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Queens Native Serves on a “City at Sea” Aboard Navy’s Largest Amphibious Warfare Ship

A Queens, New York, native and 2006 Richmond Hill High School graduate is serving in the U.S. Navy aboard the amphibious assault ship USS Makin Island.
Petty Officer 1st Class Xiomara Siapno is a legalman aboard the amphibious assault ship operating out of San Diego. A legalman is responsible for notary, power of attorneys, assisting with court documents, performing military justice including nonjudicial punishment and military separations.

Siapno credits success in the Navy to many of the lessons learned growing up in Queens.

“Being from New York, I went to a very diverse school,” said Siapno. “Before the military, I learned it takes different backgrounds to make things happen. Everyone has different ideas and it can all contribute to the task and goals.”

Makin Island, one of the Navy’s most advanced and largest amphibious ships, is designed to deliver Marines and their equipment where they are needed to support a variety of missions ranging from amphibious assaults to humanitarian relief efforts.

The ship, which resembles a small aircraft carrier, is longer than two football fields at 847 feet, is 106 feet wide and weighs more than 41,000 tons fully loaded. It has gas turbine engines and two variable speed electric motors that can push the ship through the water in excess of 20 knots. It can carry more than 12 helicopters and six fixed-wing aircraft.

Sailors’ jobs are highly varied aboard Makin Island. More than 1,000 men and women make up the ship’s crew, which keeps all parts of the ship running smoothly, from handling weaponry to maintaining the engines. An additional 1,700 Marines can be embarked. It is capable of transporting Marines and landing them where they are needed via helicopters, vertical takeoff and landing aircraft and landing craft.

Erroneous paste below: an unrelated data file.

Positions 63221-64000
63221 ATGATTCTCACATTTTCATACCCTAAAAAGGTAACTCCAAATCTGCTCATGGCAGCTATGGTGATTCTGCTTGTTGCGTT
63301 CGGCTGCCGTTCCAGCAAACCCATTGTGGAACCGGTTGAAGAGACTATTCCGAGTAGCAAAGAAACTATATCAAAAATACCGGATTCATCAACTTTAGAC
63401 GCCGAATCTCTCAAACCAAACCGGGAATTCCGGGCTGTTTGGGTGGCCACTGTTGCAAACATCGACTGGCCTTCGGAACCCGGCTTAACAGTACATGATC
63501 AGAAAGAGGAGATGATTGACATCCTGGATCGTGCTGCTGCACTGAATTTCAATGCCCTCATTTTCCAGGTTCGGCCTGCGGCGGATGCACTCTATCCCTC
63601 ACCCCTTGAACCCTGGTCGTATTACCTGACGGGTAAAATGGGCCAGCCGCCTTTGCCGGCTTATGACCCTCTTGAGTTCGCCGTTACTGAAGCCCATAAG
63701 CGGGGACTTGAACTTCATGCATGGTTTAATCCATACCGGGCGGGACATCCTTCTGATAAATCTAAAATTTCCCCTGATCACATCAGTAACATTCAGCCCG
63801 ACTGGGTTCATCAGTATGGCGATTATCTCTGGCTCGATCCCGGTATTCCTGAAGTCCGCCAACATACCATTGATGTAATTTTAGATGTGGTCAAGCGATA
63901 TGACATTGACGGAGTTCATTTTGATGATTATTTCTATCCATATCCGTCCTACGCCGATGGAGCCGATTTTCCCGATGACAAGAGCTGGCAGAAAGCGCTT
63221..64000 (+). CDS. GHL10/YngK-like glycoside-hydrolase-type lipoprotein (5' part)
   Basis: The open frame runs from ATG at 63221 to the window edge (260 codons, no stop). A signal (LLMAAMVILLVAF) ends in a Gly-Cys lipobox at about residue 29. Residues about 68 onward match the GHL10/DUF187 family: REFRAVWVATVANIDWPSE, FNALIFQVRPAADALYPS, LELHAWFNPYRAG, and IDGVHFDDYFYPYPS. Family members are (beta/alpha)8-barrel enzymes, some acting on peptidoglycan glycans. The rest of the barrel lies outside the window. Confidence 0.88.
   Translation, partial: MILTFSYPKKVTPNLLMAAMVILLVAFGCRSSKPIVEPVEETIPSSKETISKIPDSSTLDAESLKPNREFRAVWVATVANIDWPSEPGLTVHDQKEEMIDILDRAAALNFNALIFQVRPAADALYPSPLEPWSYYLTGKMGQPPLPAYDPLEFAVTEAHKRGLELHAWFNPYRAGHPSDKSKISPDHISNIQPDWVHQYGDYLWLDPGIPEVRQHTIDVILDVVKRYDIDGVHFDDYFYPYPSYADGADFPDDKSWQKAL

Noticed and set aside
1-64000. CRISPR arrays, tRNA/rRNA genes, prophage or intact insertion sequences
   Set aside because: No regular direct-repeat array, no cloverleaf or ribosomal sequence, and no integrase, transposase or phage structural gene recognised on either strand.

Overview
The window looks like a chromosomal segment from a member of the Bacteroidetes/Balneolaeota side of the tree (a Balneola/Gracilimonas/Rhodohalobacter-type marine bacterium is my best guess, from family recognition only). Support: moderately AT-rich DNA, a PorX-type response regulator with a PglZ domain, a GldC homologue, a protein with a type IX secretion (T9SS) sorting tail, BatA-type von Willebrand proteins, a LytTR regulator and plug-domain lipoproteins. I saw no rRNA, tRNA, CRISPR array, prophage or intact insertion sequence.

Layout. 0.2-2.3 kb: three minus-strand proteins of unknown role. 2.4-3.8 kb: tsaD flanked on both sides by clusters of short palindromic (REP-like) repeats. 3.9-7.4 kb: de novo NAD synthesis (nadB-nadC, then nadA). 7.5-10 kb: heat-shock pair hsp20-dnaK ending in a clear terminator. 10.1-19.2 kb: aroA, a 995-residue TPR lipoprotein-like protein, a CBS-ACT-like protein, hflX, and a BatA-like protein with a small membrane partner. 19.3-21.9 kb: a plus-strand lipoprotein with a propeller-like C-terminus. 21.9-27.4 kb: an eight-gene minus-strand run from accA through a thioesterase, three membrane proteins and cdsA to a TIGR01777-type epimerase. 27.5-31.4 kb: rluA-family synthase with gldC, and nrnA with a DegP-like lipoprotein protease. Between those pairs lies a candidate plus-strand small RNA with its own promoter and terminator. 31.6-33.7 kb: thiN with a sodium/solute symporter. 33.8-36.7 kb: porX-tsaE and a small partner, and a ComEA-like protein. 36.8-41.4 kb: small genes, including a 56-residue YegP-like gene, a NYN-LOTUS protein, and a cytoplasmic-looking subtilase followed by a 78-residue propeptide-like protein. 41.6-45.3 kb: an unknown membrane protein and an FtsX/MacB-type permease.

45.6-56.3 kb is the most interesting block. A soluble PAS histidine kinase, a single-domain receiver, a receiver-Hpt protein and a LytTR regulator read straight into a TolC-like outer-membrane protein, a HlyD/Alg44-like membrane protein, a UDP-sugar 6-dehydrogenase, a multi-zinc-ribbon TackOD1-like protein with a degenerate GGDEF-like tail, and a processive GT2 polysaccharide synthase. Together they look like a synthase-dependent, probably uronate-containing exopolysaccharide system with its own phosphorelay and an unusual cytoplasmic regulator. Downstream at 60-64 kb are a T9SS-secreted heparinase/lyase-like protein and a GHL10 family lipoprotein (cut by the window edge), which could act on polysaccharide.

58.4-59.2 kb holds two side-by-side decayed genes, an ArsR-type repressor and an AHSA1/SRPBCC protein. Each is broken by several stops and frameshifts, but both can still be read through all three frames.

“Makin Island is one of the most advanced warships on the waterfront, but she’s nothing without her crew,” said Capt. David Oden, commanding officer of Makin Island. “They’ve proved themselves time and time again, and their level of professionalism and dedication is second to none.”

These amphibious assault ships project power from the sea serving as the cornerstone of the amphibious ready group. Makin Island was delivered to the Navy in April 2009 and is the first U.S. Navy amphibious assault ship to be equipped with both gas turbines and auxiliary propulsion system instead of steam boilers.

These ships support special operations and expeditionary warfare missions, transporting U.S. Marines from sea to shore through a combination of aircraft and water landing craft. Because of their inherent capabilities, these ships have been and will continue to be called upon to support humanitarian and other contingency missions on short notice.

“I have been in the Navy for 12 years and I feel like I have some wisdom to bring to the Makin Island,” said Siapno. “I am looking forward to sharing my experiences to help new sailors know their options and the great programs the Navy offers.”

As a member of one of the U.S. Navy’s most relied-upon assets, Siapno and other Makin Island sailors know they are part of a legacy that will last beyond their lifetimes.

“Serving in the Navy means being selfless,” added Siapno. “I am the provider for my family. It’s not just me, I am a part of a team. It means looking out for others. This is my second family.”

About the Author

New York Trend is a weekly news publication that focuses on issues and lifestyles of the African & Caribbean American communities throughout the New York metropolitan area and Nassau and Suffolk Counties of Long Island. It is a respected and well recognized news publication that has been in existence since 1989. Owner, Publisher and Executive Director, Dr. Teresa Taylor Williams has been at the helm of this award-winning publication since its inception. New York Trend continues to be the only black woman-owned, metropolitan newspaper in New York and Long island. New York Trend is the largest black-owned newspaper throughout Nassau and Suffolk counties.

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